£12 billion: the cost of internet downtime to UK businesses
The internet is the greatest business resource ever invented, but our increasing reliance on connectivity creates new risks for firms that need it the most. As our reliance upon technology grows, so does the cost of internet downtime for businesses.
Beaming has been working with research company Opinium, a mathematician from Imperial College and more than 500 businesses using a range of internet providers and connectivity services to better understand and quantify the impact of internet outages on UK businesses.
We found that UK businesses clocked up 149 million hours of internet downtime between them last year and that the cost to the economy was £12.3 billion in lost productivity.
Over two thirds (72%) of UK firms experienced up to eight internet connection failures and 43 hours of downtime each that prevented them from trading or accessing vital online services during in the year to 31 March 2016. The cost to business in terms of lost productivity and unnecessary overtime amounted to £521 per employee.
Here are some of the key findings from our research:
- While 13% of businesses manage internet outages by switching to alternative connections and 25% mitigate some downtime by moving to non-internet related tasks, day-to-day operations grind to a halt completely at 38% of companies when their connectivity fails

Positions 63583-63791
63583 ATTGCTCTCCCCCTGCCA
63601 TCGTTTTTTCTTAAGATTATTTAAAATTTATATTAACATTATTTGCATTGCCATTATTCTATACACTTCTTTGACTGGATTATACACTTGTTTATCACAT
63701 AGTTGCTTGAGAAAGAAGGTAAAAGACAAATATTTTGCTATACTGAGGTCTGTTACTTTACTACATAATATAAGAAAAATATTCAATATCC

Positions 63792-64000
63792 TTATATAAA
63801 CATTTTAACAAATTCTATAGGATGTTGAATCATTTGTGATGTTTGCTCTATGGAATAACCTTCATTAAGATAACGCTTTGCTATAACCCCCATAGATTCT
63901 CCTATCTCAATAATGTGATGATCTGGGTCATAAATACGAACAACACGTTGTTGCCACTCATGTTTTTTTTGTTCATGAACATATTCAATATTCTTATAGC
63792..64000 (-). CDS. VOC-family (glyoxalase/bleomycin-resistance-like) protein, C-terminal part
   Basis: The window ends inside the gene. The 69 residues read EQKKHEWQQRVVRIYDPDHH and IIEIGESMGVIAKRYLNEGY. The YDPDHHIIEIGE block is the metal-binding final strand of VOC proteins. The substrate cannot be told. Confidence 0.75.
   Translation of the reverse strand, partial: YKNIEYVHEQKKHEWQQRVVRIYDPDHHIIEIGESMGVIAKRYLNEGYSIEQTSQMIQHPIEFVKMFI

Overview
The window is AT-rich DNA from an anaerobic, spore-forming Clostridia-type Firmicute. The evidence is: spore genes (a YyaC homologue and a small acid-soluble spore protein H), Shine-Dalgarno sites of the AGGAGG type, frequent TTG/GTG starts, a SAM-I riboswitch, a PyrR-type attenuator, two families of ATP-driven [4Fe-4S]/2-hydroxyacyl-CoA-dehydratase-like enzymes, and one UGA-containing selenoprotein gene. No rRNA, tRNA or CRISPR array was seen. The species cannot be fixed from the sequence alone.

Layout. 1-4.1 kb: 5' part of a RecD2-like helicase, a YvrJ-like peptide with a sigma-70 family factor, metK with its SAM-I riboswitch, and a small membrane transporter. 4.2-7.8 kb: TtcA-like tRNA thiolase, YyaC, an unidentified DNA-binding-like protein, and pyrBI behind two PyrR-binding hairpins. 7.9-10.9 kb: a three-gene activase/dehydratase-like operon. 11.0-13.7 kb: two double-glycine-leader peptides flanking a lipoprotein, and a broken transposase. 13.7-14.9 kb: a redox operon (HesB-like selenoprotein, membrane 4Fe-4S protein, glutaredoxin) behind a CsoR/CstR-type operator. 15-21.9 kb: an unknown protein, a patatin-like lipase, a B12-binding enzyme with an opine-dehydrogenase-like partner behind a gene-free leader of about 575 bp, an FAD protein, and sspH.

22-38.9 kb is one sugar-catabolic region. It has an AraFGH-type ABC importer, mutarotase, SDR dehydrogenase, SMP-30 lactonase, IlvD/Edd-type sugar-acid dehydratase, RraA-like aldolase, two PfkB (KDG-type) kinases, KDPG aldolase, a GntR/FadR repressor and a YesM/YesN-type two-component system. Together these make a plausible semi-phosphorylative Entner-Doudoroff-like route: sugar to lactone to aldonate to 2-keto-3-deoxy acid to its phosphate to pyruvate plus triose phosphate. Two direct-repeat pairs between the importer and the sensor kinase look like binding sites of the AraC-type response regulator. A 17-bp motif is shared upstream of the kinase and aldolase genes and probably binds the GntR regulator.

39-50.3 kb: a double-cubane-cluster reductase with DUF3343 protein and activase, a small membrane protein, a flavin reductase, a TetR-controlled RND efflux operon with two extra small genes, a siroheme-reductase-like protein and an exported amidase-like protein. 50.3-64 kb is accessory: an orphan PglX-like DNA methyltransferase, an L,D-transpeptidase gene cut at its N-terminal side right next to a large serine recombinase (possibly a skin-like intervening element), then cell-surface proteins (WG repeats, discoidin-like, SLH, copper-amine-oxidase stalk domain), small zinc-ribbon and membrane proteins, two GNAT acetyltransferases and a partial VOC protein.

- 13% of firms start losing money immediately in the event of an outage. The proportion of firms losing money rises to 28% after an hour and 46% after four hours without the internet
- Large and medium-sized businesses lose the fewest productive hours to downtime, but their greater reliance on internet technologies and the inability of most to switch to alternatives in the event of an outage mean they suffer a greater revenue impact than smaller companies
- Businesses relying on consumer internet services suffered double the downtime (30 hours on average) experienced by users of business connections (16 hours). 51% of micro businesses and 80% sole traders still use broadband services designed for home use
Downtime can happen for all sorts of reasons, including equipment failures and malicious attacks. Businesses that use the internet should plan to ensure their connectivity is fit for purpose and that they have a backup plan to make sure any disruption is minimised and that it can be restored quickly if required. Most connectivity problems can be fixed quickly by technical experts over the phone and even before they occur through proactive monitoring.
Watch our video below to discover how good planning can reduce the risk and impact of internet failures and ensure businesses remain well connected and in business.